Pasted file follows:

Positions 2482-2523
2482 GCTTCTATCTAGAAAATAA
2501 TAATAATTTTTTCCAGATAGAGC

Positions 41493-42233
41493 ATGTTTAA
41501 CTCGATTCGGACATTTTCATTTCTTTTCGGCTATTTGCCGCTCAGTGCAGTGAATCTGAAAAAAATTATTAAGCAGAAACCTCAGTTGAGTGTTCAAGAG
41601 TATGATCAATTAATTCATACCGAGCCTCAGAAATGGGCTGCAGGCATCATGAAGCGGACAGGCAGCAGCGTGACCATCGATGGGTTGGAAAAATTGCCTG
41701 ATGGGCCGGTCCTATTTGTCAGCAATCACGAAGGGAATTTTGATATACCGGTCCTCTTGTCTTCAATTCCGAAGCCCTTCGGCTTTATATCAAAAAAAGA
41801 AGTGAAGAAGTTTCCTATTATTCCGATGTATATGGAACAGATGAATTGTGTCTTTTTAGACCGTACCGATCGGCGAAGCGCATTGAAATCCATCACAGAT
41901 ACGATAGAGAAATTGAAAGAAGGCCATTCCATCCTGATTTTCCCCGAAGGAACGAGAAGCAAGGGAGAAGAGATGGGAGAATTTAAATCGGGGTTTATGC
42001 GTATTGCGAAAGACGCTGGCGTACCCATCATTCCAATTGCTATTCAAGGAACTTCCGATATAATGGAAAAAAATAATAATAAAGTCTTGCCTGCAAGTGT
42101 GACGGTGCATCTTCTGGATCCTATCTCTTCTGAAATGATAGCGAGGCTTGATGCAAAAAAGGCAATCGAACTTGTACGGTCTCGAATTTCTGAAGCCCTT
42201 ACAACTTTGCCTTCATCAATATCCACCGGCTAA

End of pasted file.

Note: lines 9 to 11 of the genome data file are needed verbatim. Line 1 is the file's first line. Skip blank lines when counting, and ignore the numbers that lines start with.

41801 AGTGAAGAAGTTTCCTATTATTCCGATGTATATGGAACAGATGAATTGTGTCTTTTTAGACCGTACCGATCGGCGAAGCGCATTGAAATCCATCACAGAT
41901 ACGATAGAGAAATTGAAAGAAGGCCATTCCATCCTGATTTTCCCCGAAGGAACGAGAAGCAAGGGAGAAGAGATGGGAGAATTTAAATCGGGGTTTATGC
42001 GTATTGCGAAAGACGCTGGCGTACCCATCATTCCAATTGCTATTCAAGGAACTTCCGATATAATGGAAAAAAATAATAATAAAGTCTTGCCTGCAAGTGT